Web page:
City Mouse

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I’m ambivalent about moving to Toronto, and I need to make up my mind soon.

My preference, as I’ve said for the past few months, is to move back to Hamilton and/or Burlington to be with my oldest and closest friends.  At least, I think that’s still my preference.  Beforehand, the idea was that I’d be finding a place somewhere in Toronto, but a small event this past July changed that.

I was doing wardrobe for my Era Commercial at a studio just off of King and Spadina, and I had some time to spare afterwards.  My family were all away on a trip, so with no one expecting me home and with the warm afternoon air casting a vibrant colour over the city, I decided to stick around for a little while.

I walked up towards Yonge Street on King, past Roy Thompson and the bustling pedestrian traffic approaching the Princess of Wales Theatre.  I found a place to sit to enjoy a street hot dog and people watch.  And I was suddenly gripped with this sheer feeling of loneliness, not the kind that you feel when you’re down on your energy or feeling bad, but just this feeling of….disconnection.  I was in the middle of the biggest city in Canada, surrounded by millions, and I felt alone.

Friends who have lived in the city say they’ve experienced the same thing, and despite its own unique qualities, Toronto is a big North American city, and in big North American cities, it’s much harder for people to connect with each other.  That’s why so many move to the city in group of friends they already know.  Actors have a special “in” because there are special accommodations that are available to them, which makes it a bit easier, given the very isolated nature of our work.  Writers, I’m sure, wouldn’t fare as well, unless I were to join a colony or something.  Fortunately I’m both, but you get the idea: the paradoxical loneliness in metropolises won’t quite go away.

So I decided to set a goal for 2013 to move back to a smaller, but no less unique and special city down the road – Hamilton – because of the existing group of people I know there.  Even if I were to live completely alone in a flat or a basement suite, the idea that the people I love the most are twenty minutes away from me at any moment comforts me.  That still applies.

ImageAnd then I went to Scotiabank Nuit Blanche the other week, and suddenly Toronto has a new appeal.

Things like that happen in Hamilton, true, (Art Crawl) but on a much smaller scale, and without the sense of grandeur.  You want a sense of a city?  Walk its streets one night, from sunset to dawn, and see what you find.  Find a vantage point and meditate with its skyscraper skyline filling your line of sight.  Walk past millionaires and the homeless alike and marvel at the incongruity of two completely different stories sharing the same space for a few seconds.  Turn a corner and find something new you never would have imagined on your own.  It wasn’t necessarily Nuit Blanche itself that did it for me, but just my being there, spending the whole night walking dark streets.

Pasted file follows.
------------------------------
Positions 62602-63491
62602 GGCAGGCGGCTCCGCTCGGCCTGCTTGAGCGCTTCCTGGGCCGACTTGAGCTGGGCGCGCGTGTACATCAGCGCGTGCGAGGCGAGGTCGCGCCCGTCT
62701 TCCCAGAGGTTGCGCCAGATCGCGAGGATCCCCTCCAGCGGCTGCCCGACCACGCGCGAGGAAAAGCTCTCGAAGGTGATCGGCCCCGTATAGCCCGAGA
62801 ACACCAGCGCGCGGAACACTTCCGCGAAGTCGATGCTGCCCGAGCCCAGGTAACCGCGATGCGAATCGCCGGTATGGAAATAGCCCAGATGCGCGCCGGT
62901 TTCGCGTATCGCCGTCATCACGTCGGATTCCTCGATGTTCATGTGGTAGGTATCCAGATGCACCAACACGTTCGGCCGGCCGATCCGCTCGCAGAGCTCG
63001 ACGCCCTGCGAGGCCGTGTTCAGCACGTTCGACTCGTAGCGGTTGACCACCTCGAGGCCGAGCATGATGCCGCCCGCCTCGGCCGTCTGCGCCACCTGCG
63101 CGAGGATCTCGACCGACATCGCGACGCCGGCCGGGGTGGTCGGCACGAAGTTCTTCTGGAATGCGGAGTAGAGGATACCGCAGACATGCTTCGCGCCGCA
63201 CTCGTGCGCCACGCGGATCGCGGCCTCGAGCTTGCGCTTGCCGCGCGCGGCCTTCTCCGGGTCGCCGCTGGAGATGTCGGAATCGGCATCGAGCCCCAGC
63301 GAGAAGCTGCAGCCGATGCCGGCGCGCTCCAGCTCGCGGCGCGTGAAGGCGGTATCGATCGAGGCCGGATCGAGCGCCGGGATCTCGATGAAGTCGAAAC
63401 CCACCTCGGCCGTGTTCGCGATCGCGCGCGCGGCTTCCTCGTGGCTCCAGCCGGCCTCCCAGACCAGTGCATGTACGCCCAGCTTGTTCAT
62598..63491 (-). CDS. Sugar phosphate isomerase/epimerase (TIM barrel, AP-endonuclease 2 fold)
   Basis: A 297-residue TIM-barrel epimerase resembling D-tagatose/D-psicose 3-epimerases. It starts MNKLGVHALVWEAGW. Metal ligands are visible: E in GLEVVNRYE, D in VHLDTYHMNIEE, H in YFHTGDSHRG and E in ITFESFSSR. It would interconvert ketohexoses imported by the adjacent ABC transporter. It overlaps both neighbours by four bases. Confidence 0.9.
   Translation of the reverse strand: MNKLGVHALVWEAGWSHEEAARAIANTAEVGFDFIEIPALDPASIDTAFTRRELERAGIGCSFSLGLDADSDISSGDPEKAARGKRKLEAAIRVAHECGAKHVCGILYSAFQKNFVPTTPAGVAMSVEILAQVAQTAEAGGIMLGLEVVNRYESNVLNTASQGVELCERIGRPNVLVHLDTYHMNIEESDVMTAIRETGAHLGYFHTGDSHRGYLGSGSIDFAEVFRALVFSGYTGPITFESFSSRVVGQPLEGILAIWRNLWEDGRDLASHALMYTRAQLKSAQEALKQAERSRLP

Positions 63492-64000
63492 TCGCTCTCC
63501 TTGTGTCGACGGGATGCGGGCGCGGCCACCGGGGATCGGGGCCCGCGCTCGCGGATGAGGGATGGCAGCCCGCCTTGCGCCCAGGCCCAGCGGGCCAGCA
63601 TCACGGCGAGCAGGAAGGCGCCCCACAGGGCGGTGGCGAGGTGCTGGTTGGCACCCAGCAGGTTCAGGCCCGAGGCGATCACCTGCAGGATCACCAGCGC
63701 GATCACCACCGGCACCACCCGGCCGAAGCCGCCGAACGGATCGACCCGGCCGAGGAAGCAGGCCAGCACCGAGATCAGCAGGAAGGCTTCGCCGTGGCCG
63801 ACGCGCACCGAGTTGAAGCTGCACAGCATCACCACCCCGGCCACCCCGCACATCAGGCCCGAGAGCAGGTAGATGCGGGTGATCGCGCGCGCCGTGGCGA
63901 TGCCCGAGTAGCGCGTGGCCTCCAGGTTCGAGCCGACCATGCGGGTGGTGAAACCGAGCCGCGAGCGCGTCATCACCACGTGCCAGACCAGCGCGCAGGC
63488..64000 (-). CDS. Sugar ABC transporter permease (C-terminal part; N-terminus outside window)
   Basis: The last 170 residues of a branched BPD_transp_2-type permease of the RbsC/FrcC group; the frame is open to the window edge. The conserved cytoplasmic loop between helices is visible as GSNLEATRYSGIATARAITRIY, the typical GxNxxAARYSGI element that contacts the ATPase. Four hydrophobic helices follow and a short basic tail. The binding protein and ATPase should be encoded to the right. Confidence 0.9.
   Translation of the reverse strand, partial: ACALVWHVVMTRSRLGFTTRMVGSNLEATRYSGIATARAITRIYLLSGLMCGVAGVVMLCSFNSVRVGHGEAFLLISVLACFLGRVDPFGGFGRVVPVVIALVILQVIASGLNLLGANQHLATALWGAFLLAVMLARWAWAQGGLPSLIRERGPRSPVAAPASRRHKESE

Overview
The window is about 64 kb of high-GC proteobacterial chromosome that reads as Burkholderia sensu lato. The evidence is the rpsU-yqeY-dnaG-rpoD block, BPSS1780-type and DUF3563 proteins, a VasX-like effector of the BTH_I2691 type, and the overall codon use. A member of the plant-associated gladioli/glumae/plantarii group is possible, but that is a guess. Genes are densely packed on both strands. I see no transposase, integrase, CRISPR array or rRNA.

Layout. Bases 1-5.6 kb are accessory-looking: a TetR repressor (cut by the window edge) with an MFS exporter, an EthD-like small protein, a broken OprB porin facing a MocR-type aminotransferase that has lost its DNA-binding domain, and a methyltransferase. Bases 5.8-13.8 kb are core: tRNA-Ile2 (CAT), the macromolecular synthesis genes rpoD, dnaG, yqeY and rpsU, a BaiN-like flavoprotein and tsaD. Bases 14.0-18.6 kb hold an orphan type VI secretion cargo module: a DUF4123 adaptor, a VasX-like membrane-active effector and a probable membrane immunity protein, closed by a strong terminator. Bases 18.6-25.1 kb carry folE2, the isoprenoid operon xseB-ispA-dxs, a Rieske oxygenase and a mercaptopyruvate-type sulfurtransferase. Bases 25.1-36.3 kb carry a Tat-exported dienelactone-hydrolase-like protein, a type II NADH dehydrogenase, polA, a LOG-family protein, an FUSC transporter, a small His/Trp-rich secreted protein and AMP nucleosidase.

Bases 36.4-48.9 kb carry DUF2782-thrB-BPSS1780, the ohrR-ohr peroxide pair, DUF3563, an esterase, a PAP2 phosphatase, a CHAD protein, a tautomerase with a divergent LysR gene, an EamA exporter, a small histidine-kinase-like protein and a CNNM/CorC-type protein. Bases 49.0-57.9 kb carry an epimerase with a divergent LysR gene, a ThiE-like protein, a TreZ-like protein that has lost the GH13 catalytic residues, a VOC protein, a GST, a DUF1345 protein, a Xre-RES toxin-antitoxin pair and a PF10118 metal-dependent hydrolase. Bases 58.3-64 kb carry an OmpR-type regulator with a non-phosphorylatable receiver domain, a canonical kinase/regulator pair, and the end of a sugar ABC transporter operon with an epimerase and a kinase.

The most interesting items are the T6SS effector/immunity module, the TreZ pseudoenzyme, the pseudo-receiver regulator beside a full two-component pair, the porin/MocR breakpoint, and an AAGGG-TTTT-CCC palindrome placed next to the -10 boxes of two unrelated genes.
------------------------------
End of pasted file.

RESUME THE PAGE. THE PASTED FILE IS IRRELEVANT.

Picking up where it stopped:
Back in 2005, I was all about getting a blue condo.  You know, those glassy ones that look all futuristic and stuff.  Today, driving back into Toronto for an audition, I passed by some of the newer ones, and those old twentysomething fantasies of a hip urban lifestyle came back for those few minutes I was stopped at the red, fantasies that I’d abandoned when I started to question the work I would have to do to get them.  The key difference between then and now is that I’m now certain that I’m going to have the level of wealth I need to live like that doing what I love and loving what I do.  I wasn’t so sure before.

And now, despite all the bits of common sense that tell me to stick close to my other family, that I wouldn’t be able to escape that same lonely feeling were it to return while living there, I’m thinking about Toronto again.  Much of my work in both writing and acting takes me there, and as I continue to train as a performance coach, I’m sure I will be spending even more time what has been called the “centre of the universe” by its very own dwellers. I’m making new friends as I go who live in Toronto, and as ambiverted as I can be sometimes, there’s no danger of me not creating new relationships here given the number of things I’m involved in, and will be doing over the next six months.

As hackneyed as it sounds, Toronto’s calling me again.  And I’m just about ready to pick up that receiver and answer.

I’ve never felt more like a city mouse than I do now.  The suburbs are a nightmare of conformity and lameness, and while I love the country and recognize its importance, I’m not ready for my life to be quiet just yet.  I’m single, I’m young, and I’m ambitious as hell.

The city is where I need to be.  The big question is, which city?

As I start manifesting my 2013 goals, I’ll need to decide, and very very quickly.

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